Sirsha Chatterjee - Power Mothers are here to Stay!
Sirsha Chatterjee is a Partner at a Big Four Accounting Firm, balancing being a working mother, an avid hiker and an amateur home cook. She is passionate about the idea that if women of color bring their authentic selves to work, it makes for a more inclusive and productive work environment.
You look beautiful in that saree Sirsha! Tell us a little about the relationship between you and sarees.
I have always loved draping a saree, right from when I was a young girl. My first saree was at the age of 6. Yes, that’s right, age 6. A special saree for children was a Pujo present from my grandmother in Kolkata. I think I got my love for sarees from my mother and my sister. My sister, who is 10 years older than me, has always been a great inspiration for me. I used to watch her drape a saree for her corporate events when she started a career in advertising in India and would be fascinated. From cultural occasions with family to college fests to commuting to a job in the Bombay trains, I have always felt comfortable and beautiful in a saree. After moving to the U.S., I always looked for excuses to wear my sarees in grad school and on special occasions.
Today my collection is mostly dominated by my late mother’s sarees. She was deeply passionate about them and derived great joy in the buying process as well. When she passed away, there were so many beautiful ones to choose from, and I brought them all back with me. The saree I am wearing today is one of those printed silks she purchased on her annual trip to Kolkata.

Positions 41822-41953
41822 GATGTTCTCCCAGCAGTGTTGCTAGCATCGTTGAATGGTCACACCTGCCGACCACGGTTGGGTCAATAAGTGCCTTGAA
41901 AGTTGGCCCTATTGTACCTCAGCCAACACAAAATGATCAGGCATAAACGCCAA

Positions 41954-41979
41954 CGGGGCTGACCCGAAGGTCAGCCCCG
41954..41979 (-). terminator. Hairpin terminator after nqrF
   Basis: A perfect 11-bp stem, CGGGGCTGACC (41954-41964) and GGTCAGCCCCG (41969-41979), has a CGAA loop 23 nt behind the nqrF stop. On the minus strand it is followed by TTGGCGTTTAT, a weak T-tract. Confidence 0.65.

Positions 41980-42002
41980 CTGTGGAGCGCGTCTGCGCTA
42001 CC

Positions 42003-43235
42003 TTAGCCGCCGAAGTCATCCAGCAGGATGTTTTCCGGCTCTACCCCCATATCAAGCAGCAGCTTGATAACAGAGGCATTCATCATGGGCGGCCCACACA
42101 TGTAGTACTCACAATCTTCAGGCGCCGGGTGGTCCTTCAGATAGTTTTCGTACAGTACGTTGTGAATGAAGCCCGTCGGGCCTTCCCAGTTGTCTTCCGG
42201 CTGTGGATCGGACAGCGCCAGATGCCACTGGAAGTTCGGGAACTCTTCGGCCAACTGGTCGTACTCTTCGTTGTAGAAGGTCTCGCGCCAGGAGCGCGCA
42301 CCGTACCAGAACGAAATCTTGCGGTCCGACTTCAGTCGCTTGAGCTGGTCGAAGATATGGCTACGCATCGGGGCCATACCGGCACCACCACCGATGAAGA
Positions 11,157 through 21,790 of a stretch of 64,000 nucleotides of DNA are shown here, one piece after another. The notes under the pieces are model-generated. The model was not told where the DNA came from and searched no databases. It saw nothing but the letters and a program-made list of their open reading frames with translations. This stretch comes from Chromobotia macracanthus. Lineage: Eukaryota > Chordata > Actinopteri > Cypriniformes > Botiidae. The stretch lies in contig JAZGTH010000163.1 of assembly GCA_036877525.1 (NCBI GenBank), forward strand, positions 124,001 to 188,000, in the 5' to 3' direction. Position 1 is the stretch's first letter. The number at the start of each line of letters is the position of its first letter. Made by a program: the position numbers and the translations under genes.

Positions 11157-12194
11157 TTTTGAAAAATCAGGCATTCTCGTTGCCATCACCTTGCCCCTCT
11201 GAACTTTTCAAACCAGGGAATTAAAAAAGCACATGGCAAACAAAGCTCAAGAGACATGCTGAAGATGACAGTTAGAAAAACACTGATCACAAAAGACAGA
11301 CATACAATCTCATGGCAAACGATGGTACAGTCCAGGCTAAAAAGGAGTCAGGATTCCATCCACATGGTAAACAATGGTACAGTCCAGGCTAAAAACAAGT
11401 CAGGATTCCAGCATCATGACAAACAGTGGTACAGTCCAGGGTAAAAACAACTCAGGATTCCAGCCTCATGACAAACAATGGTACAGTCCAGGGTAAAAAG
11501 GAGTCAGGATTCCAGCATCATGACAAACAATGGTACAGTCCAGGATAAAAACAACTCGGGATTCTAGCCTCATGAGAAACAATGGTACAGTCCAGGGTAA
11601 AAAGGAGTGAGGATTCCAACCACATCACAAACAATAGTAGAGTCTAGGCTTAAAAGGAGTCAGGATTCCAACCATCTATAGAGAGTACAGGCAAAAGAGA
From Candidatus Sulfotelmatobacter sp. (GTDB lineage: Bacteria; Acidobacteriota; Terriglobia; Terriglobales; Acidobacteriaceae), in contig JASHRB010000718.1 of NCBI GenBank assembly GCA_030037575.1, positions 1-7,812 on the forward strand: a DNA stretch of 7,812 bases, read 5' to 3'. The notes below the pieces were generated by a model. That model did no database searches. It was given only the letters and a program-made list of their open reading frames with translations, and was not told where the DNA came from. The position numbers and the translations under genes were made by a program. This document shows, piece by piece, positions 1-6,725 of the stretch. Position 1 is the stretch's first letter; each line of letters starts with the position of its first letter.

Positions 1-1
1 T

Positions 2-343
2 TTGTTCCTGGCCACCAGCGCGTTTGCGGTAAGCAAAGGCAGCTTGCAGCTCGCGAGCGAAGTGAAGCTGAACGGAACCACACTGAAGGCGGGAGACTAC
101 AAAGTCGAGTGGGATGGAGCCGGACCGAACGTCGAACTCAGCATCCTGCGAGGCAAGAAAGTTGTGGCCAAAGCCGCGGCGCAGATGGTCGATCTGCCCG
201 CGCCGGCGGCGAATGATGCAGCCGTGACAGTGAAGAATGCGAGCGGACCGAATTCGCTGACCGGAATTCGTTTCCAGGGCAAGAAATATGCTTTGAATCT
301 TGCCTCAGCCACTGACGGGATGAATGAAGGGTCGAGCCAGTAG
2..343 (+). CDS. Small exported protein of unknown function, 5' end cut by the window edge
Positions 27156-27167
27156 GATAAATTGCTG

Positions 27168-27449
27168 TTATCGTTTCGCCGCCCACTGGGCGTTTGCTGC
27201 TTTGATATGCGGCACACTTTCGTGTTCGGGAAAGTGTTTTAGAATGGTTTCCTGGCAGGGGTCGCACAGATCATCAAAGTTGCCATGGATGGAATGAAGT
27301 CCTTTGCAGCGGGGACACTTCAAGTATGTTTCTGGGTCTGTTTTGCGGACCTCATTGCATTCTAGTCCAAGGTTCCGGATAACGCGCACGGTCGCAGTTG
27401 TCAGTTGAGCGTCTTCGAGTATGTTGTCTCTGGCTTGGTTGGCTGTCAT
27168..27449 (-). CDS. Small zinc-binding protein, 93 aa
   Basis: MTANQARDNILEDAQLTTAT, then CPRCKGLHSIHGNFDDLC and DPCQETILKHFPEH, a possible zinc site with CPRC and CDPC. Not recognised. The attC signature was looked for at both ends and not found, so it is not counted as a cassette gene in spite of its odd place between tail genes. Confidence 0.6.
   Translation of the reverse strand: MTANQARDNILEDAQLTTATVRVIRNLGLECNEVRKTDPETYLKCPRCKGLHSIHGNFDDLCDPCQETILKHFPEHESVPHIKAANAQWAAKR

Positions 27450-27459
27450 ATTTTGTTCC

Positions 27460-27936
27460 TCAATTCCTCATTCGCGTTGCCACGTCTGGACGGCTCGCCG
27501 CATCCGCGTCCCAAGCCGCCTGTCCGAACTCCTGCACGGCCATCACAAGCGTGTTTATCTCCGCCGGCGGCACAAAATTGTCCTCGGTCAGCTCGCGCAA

How do you stay rooted to your culture?
To me, culture is rooted in memories of events such as Durga Puja and Rabindranath Tagore’s birthday. I grew up surrounded by Bengali music, theater, and festivals. Though I grew up in Mumbai, my parents were actively involved in the Bengali art and cultural networks. However, the greatest draw towards my culture for me lies in the culinary explorations into what my mother and grandmother used to cook. We Bengalis can rarely separate food from the rest of our culture. We are passionate about food and how it is prepared and eaten, and there is great respect for the process of cooking. So one of the ways I have kept in touch is to reconnect with some of the older cooking methods and recipes.
You work full-time as a Partner at a Big Four Firm, you are a mother, and you have other interests, which we will come to in a moment. How do you balance things out?
I think it is a standard challenge for women like us. We are expected to take care of the family as if we don’t work full-time and work full-time as if we don’t have a family to tend to. I am always conscious that you can’t have it all at once, all the time. There are times when family comes before. And there are times when your clients take precedence. Knowing which to prioritize when is the key to a successful life. To me, success is not in large achievements, but in those little moments. Getting that dish just right. Making a client happy on a specific day (not every day, not every client). Trying a new cookie recipe with my son. Enjoying a morning run.
That morning run brings me to your other interests. What do you do when you are not working or when you are not tending to your family?
My two passions are running and cooking. Running is my personal nirvana, a 50-minute run in the park every morning is pure therapy!
Coming to cooking, I spend a lot of time thinking about ingredients, recipes, and how little acts and improvisations can transform ingredients in a wonderful way to create an incredible experience in your palate. Fermenting, soaking, drying, cooking, heating, or cooling can transform a basic ingredient into something fabulous, and it has to be just right to make it so. Similarly, I look at our lives and how little things we do can transform the environment around us. I also have a personal project to document and archive old family recipes from my mother, mother-in-law, and grandmothers, so that just like my mother’s sarees, I can also preserve the spirit of her existence through those flavors she created.
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